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Title: Structure of a Thermobifida fusca lytic polysaccharide monooxygenase and mutagenesis of key residues

Abstract

Auxiliary activity (AA) enzymes are produced by numerous bacterial and fungal species to assist in the degradation of biomass. These enzymes are abundant but have yet to be fully characterized. Here, we report the X-ray structure of Thermobifida fusca AA10A (TfAA10A), investigate mutational characterization of key surface residues near its active site, and explore the importance of the various domains of Thermobifida fusca AA10B (TfAA10B). The structure of TfAA10A is similar to other bacterial LPMOs (lytic polysaccharide monooxygenases), including signs of photo-reduction and a distorted active site, with mixed features showing both type I and II copper coordination. The point mutation experiments of TfAA10A show that Trp82 and Asn83 are needed for binding, but only Trp82 affects activity. The TfAA10B domain truncation mutants reveal that CBM2 is crucial for the binding of substrate, but that the X1 module does not affect binding or activity. In TfAA10A, Trp82 and Asn83 are needed for binding, but only Trp82 affects activity. The TfAA10B domain truncation mutants reveal that CBM2 is crucial for substrate binding, but that the X1 module does not affect binding or activity. The structure of TfAA10A is similar to other bacterial lytic polysaccharide monooxygenases with mixed features showing both typemore » I and II copper coordination. The role of LPMOs and the variability of abundance in genomes are not fully explored. LPMOs likely perform initial attacks into crystalline cellulose to allow larger processive cellulases to bind and attack, but the precise nature of their synergistic behavior remains to be definitively characterized.« less

Authors:
 [1];  [2];  [2];  [2]; ORCiD logo [2];  [1]
  1. Cornell Univ., Ithaca, NY (United States). Department of Molecular Biology and Genetics
  2. National Renewable Energy Lab. (NREL), Golden, CO (United States)
Publication Date:
Research Org.:
National Renewable Energy Lab. (NREL), Golden, CO (United States)
Sponsoring Org.:
USDOE Office of Science (SC), Biological and Environmental Research (BER) (SC-23)
OSTI Identifier:
1415124
Report Number(s):
NREL/JA-2700-70439
Journal ID: ISSN 1754-6834
Grant/Contract Number:  
AC36-08GO28308
Resource Type:
Journal Article: Accepted Manuscript
Journal Name:
Biotechnology for Biofuels
Additional Journal Information:
Journal Volume: 10; Journal Issue: 1; Journal ID: ISSN 1754-6834
Publisher:
BioMed Central
Country of Publication:
United States
Language:
English
Subject:
09 BIOMASS FUELS; Thermobifida fusca; biofuels; biomass degrading enzymes; LPMO; cellulose; oxidative chemistry

Citation Formats

Kruer-Zerhusen, Nathan, Alahuhta, Markus, Lunin, Vladimir V., Himmel, Michael E., Bomble, Yannick J., and Wilson, David B.. Structure of a Thermobifida fusca lytic polysaccharide monooxygenase and mutagenesis of key residues. United States: N. p., 2017. Web. doi:10.1186/s13068-017-0925-7.
Kruer-Zerhusen, Nathan, Alahuhta, Markus, Lunin, Vladimir V., Himmel, Michael E., Bomble, Yannick J., & Wilson, David B.. Structure of a Thermobifida fusca lytic polysaccharide monooxygenase and mutagenesis of key residues. United States. doi:10.1186/s13068-017-0925-7.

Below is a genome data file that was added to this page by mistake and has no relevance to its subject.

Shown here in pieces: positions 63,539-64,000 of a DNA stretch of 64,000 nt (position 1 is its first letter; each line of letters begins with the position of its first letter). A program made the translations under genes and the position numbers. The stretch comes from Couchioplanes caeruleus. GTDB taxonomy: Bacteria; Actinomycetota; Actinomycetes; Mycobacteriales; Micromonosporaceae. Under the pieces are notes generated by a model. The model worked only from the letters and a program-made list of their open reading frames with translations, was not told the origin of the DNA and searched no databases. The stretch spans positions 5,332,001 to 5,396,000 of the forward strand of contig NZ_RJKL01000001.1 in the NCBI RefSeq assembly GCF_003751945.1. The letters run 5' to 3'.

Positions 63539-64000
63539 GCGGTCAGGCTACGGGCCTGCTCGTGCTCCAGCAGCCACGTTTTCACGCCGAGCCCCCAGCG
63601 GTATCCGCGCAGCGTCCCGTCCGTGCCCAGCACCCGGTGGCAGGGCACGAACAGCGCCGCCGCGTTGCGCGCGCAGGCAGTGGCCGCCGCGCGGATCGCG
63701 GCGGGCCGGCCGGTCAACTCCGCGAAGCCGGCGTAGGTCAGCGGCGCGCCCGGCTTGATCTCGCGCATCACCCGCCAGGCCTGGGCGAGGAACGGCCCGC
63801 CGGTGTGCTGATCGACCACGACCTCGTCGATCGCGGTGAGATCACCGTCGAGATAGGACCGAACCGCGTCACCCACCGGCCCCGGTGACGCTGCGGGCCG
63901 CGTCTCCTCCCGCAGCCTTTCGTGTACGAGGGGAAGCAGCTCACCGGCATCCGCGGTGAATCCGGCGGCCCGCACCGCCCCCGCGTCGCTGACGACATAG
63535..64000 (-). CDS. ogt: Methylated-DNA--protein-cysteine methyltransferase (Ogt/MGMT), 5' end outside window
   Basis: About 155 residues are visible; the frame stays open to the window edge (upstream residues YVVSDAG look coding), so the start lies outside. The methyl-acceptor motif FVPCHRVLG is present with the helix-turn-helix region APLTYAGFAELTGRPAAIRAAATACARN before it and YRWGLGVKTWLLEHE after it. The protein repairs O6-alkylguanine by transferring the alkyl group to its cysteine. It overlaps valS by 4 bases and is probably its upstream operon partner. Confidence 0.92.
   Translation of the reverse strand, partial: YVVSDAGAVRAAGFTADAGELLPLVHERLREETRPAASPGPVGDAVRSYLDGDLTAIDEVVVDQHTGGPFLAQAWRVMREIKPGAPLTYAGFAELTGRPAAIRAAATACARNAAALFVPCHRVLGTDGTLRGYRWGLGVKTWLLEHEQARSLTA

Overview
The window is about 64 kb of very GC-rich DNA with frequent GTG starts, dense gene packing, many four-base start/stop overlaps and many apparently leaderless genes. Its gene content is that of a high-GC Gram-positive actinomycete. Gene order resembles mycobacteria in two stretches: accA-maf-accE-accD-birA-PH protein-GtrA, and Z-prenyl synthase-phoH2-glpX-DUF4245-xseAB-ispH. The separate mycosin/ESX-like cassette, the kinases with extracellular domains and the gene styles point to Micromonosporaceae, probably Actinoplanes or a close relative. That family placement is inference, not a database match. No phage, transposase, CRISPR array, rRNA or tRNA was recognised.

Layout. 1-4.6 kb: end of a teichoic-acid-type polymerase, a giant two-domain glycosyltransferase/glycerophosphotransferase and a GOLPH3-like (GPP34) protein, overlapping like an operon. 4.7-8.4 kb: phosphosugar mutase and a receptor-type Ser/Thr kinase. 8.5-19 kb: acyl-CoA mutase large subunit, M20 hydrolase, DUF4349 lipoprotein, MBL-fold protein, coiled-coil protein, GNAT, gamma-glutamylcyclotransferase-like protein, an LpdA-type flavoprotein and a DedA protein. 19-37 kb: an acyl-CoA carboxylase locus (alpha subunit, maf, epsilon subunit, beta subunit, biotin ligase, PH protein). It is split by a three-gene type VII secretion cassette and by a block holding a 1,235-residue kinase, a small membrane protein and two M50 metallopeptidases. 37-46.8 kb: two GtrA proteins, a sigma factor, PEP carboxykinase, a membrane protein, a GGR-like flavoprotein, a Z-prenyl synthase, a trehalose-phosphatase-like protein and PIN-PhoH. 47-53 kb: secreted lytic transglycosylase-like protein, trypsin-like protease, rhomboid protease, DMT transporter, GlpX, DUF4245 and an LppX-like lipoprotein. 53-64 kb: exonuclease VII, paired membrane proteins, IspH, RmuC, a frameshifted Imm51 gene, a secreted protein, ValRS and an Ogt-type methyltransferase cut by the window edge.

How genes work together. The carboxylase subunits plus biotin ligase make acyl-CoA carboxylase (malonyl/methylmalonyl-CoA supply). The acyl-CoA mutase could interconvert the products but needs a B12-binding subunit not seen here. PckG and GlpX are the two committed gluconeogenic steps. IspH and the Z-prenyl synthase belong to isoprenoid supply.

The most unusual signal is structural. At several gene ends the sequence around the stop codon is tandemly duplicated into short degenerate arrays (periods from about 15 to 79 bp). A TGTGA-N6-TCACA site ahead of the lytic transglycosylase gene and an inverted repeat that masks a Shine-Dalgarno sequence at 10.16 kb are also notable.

Kruer-Zerhusen, Nathan, Alahuhta, Markus, Lunin, Vladimir V., Himmel, Michael E., Bomble, Yannick J., and Wilson, David B.. Thu . "Structure of a Thermobifida fusca lytic polysaccharide monooxygenase and mutagenesis of key residues". United States. doi:10.1186/s13068-017-0925-7. https://www.osti.gov/servlets/purl/1415124.
@article{osti_1415124,
title = {Structure of a Thermobifida fusca lytic polysaccharide monooxygenase and mutagenesis of key residues},
author = {Kruer-Zerhusen, Nathan and Alahuhta, Markus and Lunin, Vladimir V. and Himmel, Michael E. and Bomble, Yannick J. and Wilson, David B.},
abstractNote = {Auxiliary activity (AA) enzymes are produced by numerous bacterial and fungal species to assist in the degradation of biomass. These enzymes are abundant but have yet to be fully characterized. Here, we report the X-ray structure of Thermobifida fusca AA10A (TfAA10A), investigate mutational characterization of key surface residues near its active site, and explore the importance of the various domains of Thermobifida fusca AA10B (TfAA10B). The structure of TfAA10A is similar to other bacterial LPMOs (lytic polysaccharide monooxygenases), including signs of photo-reduction and a distorted active site, with mixed features showing both type I and II copper coordination. The point mutation experiments of TfAA10A show that Trp82 and Asn83 are needed for binding, but only Trp82 affects activity. The TfAA10B domain truncation mutants reveal that CBM2 is crucial for the binding of substrate, but that the X1 module does not affect binding or activity. In TfAA10A, Trp82 and Asn83 are needed for binding, but only Trp82 affects activity. The TfAA10B domain truncation mutants reveal that CBM2 is crucial for substrate binding, but that the X1 module does not affect binding or activity. The structure of TfAA10A is similar to other bacterial lytic polysaccharide monooxygenases with mixed features showing both type I and II copper coordination. The role of LPMOs and the variability of abundance in genomes are not fully explored. LPMOs likely perform initial attacks into crystalline cellulose to allow larger processive cellulases to bind and attack, but the precise nature of their synergistic behavior remains to be definitively characterized.},
doi = {10.1186/s13068-017-0925-7},
journal = {Biotechnology for Biofuels},
number = 1,
volume = 10,
place = {United States},
year = {Thu Nov 30 00:00:00 EST 2017},
month = {Thu Nov 30 00:00:00 EST 2017}
}

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